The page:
Built for mayhem<img type="lazy-image" data-runner-src="https://assets.rebelmouse.io/eyJhbGciOiJIUzI1NiIsInR5cCI6IkpXVCJ9.eyJpbWFnZSI6Imh0dHBzOi8vYXNzZXRzLnJibC5tcy8yMjY2NDIyMy9vcmlnaW4uanBnIiwiZXhwaXJlc19hdCI6MTYxMzk4NTQ2OX0.my6nML12F3fEQu3H4G0BScdqgaMZkRQHxgyj-Cmjmzk/img.jpg?width=980" id="906fc" class="rm-shortcode" data-rm-shortcode-id="dd77af7a881631355ed8972437846394" data-rm-shortcode-name="rebelmouse-image" />
Image source: Ollyy/Shutterstock<p>The researchers are, of course, talking averages here, not stating a rule: There are plenty of accomplished female pugilists, as well as lots of males who have no idea how to throw a punch.</p><p>Even so, says co-author <a href="https://www.wofford.edu/academics/majors-and-programs/biology/faculty-and-staff" target="_blank">Jeremy Morris</a> says, "The general approach to understanding why sexual dimorphism evolves is to measure the actual differences in the muscles or the skeletons of males and females of a given species, and then look at the behaviors that might be driving those differences."</p><p>Carrier has been interested in the idea that millennia of male fighting has shaped certain structures in male bodies. Previous research has reinforced his hunch:</p> <ul> <li><a href="https://jeb.biologists.org/content/216/2/236" target="_blank">When a hand is formed into a fist, its structure is self-protective</a>.</li> <li><a href="https://unews.utah.edu/flat-footed-fighters/" target="_blank">Heels planted firmly on the ground augment upper-body power</a>.</li> <li><a href="https://www.ncbi.nlm.nih.gov/pubmed/24909544" target="_blank">A study examined facial bone structure as being especially well-suited for taking a punch</a>.</li> </ul> <p>(That last one is our favorite. Do you know the German word "<a href="https://www.urbandictionary.com/define.php?term=Backpfeifengesicht" target="_blank">backpfeifengesicht</a>?" It's an adjective describing "a face that badly needs a punching.")</p><p>"One of the predictions that comes out of those," asserts Carrier, "is if we are specialized for punching, you might expect males to be particularly strong in the muscles that are associated with throwing a punch."</p>
Testing the theory<img type="lazy-image" data-runner-src="https://assets.rebelmouse.io/eyJhbGciOiJIUzI1NiIsInR5cCI6IkpXVCJ9.eyJpbWFnZSI6Imh0dHBzOi8vYXNzZXRzLnJibC5tcy8yMjY2NDIzMy9vcmlnaW4uanBnIiwiZXhwaXJlc19hdCI6MTYwNzMxMTE2MH0.UXJICMy57UPYUWskhK98alctOrPidJL9yxMkz3HDQrM/img.jpg?width=980" id="98718" class="rm-shortcode" data-rm-shortcode-id="b12287684ac3e740b70392e6433a6b8f" data-rm-shortcode-name="rebelmouse-image" />
Image source: Ollyy/Shutterstock<p>The researchers measured the punching — and spear-throwing — force of 20 men and 19 women. The assumption was that early humans were punchers <em>and</em> spear-throwers.</p><p>Prior to testing, each participant had filled out an activity questionnaire so that "we weren't getting couch potatoes, we were getting people that were very fit and active," says Morris.</p><p>For punching, participants operated a hand crank that required movement similar to throwing a haymaker. The purpose of the hand crank was to spare participants any damage that might be inflicted on their fists by throwing actual punches. Subjects were also measured pulling a line forward over their heads to assess their strength at throwing a spear.</p><p>Even though all of the participants, male and female, were routinely fit, the average power of males was assessed as being 162% greater than females. There were no gender differences in throwing strength recorded. Other untested, though presumably likely, hand-to-hand combat activities come to mind including tackling, clubbing, running, kicking, scratching, and biting.</p><p>Carrier's takeaway: "This is a dramatic example of sexual dimorphism that's consistent with males becoming more specialized for fighting, and males fighting in a particular way, which is throwing punches."</p>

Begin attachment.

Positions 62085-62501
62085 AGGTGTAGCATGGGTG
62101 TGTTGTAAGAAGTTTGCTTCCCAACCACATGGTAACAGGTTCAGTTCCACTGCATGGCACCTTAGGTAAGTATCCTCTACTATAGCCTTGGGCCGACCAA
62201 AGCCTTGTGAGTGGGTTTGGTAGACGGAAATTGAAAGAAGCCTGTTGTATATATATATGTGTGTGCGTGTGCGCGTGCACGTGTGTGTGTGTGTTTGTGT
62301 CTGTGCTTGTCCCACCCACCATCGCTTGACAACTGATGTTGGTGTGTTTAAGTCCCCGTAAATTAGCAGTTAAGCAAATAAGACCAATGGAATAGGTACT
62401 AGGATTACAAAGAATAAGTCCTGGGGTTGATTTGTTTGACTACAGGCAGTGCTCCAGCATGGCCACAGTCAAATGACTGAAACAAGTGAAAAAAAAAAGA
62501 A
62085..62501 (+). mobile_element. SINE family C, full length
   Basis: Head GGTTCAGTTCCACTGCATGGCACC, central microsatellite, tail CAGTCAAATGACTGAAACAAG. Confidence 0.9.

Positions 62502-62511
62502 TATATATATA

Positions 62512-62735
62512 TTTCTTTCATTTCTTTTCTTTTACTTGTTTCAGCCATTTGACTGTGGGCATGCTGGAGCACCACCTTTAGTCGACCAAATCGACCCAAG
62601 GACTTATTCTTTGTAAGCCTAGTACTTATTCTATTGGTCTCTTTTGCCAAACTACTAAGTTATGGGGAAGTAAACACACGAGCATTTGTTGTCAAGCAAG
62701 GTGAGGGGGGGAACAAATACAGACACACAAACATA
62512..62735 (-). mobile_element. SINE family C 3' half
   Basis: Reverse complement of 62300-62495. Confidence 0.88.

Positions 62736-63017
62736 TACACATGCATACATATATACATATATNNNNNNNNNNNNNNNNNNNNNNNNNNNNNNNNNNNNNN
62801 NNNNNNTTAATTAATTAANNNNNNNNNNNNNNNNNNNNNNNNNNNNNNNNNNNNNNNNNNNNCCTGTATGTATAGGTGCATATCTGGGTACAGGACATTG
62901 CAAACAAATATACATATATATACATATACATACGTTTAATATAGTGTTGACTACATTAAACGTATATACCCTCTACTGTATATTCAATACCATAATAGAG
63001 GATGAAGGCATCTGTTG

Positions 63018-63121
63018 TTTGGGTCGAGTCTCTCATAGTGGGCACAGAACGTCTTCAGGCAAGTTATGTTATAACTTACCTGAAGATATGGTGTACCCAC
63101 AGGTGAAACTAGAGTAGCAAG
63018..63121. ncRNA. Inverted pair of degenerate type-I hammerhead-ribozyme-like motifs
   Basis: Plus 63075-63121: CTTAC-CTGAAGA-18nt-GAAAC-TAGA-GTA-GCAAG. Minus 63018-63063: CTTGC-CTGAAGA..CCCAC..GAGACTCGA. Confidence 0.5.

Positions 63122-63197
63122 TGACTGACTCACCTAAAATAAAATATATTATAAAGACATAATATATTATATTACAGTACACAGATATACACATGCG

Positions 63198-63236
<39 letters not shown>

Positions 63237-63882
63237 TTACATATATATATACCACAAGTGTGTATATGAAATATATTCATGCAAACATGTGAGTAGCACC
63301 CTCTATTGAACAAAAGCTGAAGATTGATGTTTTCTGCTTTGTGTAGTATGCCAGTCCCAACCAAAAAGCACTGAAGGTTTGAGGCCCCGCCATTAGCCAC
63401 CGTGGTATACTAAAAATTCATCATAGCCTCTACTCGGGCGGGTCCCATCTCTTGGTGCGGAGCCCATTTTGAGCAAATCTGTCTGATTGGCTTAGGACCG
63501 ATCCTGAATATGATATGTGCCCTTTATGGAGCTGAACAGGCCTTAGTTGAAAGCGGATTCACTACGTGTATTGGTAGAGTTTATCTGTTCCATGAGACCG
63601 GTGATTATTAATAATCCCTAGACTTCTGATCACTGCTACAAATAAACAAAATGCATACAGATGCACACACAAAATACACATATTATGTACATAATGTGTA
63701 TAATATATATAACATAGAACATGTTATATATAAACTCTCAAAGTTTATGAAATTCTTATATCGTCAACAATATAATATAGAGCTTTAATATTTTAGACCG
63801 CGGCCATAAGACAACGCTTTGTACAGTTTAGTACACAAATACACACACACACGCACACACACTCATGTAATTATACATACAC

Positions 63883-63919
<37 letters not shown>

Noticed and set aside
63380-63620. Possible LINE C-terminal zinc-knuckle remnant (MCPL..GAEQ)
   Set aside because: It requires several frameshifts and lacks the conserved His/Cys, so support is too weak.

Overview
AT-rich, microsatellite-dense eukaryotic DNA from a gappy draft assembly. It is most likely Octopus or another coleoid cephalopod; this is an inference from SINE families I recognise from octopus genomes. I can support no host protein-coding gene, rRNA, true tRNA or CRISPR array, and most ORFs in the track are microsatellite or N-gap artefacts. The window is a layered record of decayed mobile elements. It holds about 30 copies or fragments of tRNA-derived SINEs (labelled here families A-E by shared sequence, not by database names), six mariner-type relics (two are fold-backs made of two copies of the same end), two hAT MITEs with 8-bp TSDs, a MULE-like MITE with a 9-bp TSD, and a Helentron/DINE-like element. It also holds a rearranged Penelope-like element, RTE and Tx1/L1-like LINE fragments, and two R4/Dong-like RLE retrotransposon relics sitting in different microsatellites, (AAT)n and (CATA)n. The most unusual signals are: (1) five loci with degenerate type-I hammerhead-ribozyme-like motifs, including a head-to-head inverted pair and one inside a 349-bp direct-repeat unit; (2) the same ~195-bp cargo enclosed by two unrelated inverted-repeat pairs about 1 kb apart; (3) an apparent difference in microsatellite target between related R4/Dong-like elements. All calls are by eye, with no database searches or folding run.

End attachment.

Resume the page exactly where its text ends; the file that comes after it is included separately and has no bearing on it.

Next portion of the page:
Boys will be boys<p>It, er, strikes us as odd that, even in science fiction — hi-tech weaponry notwithstanding — the hero <em>is</em> going to wind up duking it out with some bad guy, or alien, in the climactic battle. What is it about men punching, anyway? Are they more sexually attractive? The study suggests so:</p><p style="margin-left: 20px;"><em>The results of this study add to a set of recently identified characters indicating that sexual selection on male aggressive performance has played a role in the evolution of the human musculoskeletal system and the evolution of sexual dimorphism in hominins.</em></p><p>It's tough to contribute to the gene pool after being killed in battle.</p><p>Also, while the authors aren't <em>quite</em> saying that males' historical fighting role is mandated by biology and not by social expectations, neither are they quite <em>not</em> saying it.</p><p>As Carrier explain to <a href="https://attheu.utah.edu/facultystaff/carrier-punch/" target="_blank">theU</a>: "Human nature is also characterized by avoiding violence and finding ways to be cooperative and work together, to have empathy, to care for each other, right? There are two sides to who we are as a species. If our goal is to minimize all forms of violence in the future, then understanding our tendencies and what our nature really is, is going to help."</p>
Innovators don't ignore risk; they are just better able to analyze it in uncertain situations.
The Labour Economics study suggests two potential reasons for the increase: corruption and increased capacity.
Cool hand rebuke<img type="lazy-image" data-runner-src="https://assets.rebelmouse.io/eyJhbGciOiJIUzI1NiIsInR5cCI6IkpXVCJ9.eyJpbWFnZSI6Imh0dHBzOi8vYXNzZXRzLnJibC5tcy8yNDQyMTIyNy9vcmlnaW4uanBnIiwiZXhwaXJlc19hdCI6MTY0NjY1NTYyOH0.0MCPKN3If94mYCNf3mMNrnTvJXjXN_bKLhgk9203EXk/img.jpg?width=917&coordinates=0%2C0%2C0%2C0&height=453" id="1627b" class="rm-shortcode" data-rm-shortcode-id="6d76421ba1ea0de4b09956b97e80c384" data-rm-shortcode-name="rebelmouse-image" />
A chart showing prison population rates (per 100,000 people) in 2018. The United States has the highest rate of incarceration in the world.